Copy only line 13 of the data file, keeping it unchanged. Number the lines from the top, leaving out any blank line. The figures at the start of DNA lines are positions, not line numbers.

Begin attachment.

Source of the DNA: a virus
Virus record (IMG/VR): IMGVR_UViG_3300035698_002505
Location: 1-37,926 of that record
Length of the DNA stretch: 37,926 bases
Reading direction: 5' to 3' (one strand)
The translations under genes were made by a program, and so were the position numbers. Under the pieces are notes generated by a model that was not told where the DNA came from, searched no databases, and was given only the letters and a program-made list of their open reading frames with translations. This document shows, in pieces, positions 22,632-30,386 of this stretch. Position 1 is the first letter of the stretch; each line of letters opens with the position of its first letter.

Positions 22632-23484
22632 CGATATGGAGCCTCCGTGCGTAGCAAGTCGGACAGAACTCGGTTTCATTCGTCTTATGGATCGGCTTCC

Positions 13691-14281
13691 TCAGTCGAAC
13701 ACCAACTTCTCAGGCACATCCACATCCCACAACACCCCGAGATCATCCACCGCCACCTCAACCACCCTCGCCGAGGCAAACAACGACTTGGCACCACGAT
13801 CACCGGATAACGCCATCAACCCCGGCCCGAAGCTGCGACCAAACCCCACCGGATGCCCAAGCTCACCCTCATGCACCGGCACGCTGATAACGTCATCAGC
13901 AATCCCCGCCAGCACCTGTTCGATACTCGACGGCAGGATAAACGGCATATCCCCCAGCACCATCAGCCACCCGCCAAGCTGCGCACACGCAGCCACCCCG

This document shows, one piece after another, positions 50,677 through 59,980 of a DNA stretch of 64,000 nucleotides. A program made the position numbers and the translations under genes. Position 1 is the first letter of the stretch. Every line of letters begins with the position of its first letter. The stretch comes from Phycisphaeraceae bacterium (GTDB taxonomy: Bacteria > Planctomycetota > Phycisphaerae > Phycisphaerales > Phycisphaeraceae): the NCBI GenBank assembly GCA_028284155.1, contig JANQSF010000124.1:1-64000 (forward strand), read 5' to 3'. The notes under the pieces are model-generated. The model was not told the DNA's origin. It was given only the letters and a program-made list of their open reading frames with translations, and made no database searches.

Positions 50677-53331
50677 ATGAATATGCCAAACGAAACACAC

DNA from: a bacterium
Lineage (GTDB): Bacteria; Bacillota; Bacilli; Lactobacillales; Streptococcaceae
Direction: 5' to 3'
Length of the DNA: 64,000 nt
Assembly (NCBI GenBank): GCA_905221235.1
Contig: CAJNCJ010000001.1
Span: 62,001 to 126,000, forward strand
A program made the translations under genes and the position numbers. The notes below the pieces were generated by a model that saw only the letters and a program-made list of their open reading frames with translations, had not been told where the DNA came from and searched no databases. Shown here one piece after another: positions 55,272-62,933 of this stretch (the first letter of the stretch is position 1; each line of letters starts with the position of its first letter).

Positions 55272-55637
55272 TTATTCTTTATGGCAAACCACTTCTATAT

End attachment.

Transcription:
13901 AATCCCCGCCAGCACCTGTTCGATACTCGACGGCAGGATAAACGGCATATCCCCCAGCACCATCAGCCACCCGCCAAGCTGCGCACACGCAGCCACCCCG